Sunday, 25 March 2012

Political Symmetry

There’s something about Queensland politics that favours symmetry.

If you care to go back to 1916, you’ll note that T J Ryan, the Queensland Labor Premier was in no-holds-barred conflict with Billy Hughes, Prime Minister, over many things, including conscription.

This was the era of the famous Warwick Egg Incident, although much of what was going on at the time was a reflection of personality politics between Ryan and Hughes.

Move forward to 1975, and we see a similar state-federal conflict between Whitlam and Bjelke-Petersen. Except that the party allegiances were reversed, the situation was uncannily similar – two politicians with large egos fighting tooth and nail. The replacement of Bert Milliner with Albert Field by Bjelke-Petersen was just one of the more bizarre events during this period.

After the Labor split in Queensland in 1957, the Coalition was in power until 1989. This period of 32 years saw entrenched corruption take hold in the police force, leading to the Fitzgerald Inquiry and the demise of conservative government.

Again, move ahead to the present era, and we see a Labor government of more than 20 years reduced to a political rump after corruption and incompetence took hold. The pattern is the same as what occurred in the late eighties, only the politics are reversed.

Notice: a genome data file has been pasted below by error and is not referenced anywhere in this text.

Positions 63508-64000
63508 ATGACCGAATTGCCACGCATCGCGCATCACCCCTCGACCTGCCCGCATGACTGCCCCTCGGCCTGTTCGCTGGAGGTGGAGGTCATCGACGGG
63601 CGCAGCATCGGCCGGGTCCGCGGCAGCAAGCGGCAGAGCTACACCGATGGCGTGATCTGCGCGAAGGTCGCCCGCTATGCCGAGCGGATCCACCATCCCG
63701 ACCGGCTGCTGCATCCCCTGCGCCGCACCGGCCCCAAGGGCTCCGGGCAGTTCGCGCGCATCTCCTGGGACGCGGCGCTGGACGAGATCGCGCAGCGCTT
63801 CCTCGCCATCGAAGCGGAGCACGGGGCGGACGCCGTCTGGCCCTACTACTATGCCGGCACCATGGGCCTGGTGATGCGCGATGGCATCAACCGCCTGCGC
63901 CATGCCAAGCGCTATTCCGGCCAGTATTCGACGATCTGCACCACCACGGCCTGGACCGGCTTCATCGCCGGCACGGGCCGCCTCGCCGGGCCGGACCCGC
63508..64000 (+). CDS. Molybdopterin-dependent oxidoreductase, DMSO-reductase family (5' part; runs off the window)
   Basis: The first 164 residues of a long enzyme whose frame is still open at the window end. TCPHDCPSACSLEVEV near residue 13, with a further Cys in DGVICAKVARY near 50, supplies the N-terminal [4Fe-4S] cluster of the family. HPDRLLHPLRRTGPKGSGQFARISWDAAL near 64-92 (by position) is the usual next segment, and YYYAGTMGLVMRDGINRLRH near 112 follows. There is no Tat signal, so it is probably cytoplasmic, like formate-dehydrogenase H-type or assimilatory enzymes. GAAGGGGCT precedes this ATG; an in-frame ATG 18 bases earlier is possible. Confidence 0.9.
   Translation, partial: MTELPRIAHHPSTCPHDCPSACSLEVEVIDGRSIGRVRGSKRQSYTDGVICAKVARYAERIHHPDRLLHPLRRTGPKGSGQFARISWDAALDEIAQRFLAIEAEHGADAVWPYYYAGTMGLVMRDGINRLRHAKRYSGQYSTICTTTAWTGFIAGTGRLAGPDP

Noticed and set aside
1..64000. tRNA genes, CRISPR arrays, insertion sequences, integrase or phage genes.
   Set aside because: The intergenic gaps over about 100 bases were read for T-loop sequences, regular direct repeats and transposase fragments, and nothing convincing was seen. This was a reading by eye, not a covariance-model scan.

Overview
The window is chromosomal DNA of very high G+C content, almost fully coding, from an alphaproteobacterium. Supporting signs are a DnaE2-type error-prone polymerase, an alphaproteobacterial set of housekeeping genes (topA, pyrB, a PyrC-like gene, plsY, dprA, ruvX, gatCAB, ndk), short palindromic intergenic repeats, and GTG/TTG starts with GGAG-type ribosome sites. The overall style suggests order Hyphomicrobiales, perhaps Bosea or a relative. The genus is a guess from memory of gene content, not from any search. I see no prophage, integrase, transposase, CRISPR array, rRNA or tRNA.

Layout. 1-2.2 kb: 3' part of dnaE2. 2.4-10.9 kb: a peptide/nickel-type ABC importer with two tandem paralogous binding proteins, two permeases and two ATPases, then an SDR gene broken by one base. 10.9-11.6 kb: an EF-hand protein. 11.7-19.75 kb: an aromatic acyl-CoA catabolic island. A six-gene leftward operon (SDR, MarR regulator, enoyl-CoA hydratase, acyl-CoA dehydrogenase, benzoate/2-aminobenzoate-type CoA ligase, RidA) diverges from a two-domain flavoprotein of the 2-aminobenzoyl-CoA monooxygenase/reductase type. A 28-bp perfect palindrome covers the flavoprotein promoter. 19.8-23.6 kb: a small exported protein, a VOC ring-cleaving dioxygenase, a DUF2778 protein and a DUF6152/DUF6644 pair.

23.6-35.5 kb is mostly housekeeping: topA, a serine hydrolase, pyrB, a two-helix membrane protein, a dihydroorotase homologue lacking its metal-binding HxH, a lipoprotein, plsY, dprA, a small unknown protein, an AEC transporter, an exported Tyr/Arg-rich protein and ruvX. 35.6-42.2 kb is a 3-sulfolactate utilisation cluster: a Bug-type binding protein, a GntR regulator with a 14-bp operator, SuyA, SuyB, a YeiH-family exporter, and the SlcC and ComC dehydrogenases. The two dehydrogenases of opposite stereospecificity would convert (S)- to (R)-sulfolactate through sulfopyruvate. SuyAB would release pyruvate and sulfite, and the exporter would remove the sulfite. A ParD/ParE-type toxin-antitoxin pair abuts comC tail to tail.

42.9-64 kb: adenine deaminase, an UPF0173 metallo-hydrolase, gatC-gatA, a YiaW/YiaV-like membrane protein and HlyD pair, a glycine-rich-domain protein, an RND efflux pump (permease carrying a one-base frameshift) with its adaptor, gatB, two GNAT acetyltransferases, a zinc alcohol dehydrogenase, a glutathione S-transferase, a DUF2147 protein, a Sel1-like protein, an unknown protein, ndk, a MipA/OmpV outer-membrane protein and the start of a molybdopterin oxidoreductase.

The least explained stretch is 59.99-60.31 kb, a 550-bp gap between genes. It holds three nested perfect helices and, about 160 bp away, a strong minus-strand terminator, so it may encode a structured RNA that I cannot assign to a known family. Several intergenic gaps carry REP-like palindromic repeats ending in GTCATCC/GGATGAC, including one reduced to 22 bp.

Why does this happen in Queensland?

In the first place, the lack of an upper house means that the shock absorbing effect of such a chamber is absent. Queensland politics, will, I believe, continue to lurch from one extreme to the other as a result. Strong personalities with untrammelled power will always have a tendency to overreach. It has happened too often in Queensland to be a coincidence.

In addition, Queensland is essentially regional in culture. This means that there is always competition between competing regional interests. Usually it’s the bush versus the South East corner. When the two interests get together and get organised through the formation of a political alliance (in this case the amalgamated LNP) a great deal of political power results. It’s taken the conservative side of politics a long time to wake up to this salient fact, and now that they have, they are reaping the rewards.

The old saying – “All power corrupts; absolute power corrupts absolutely” is specifically applicable in Queensland. Understand that, understand symmetry, and you begin to understand our politics.

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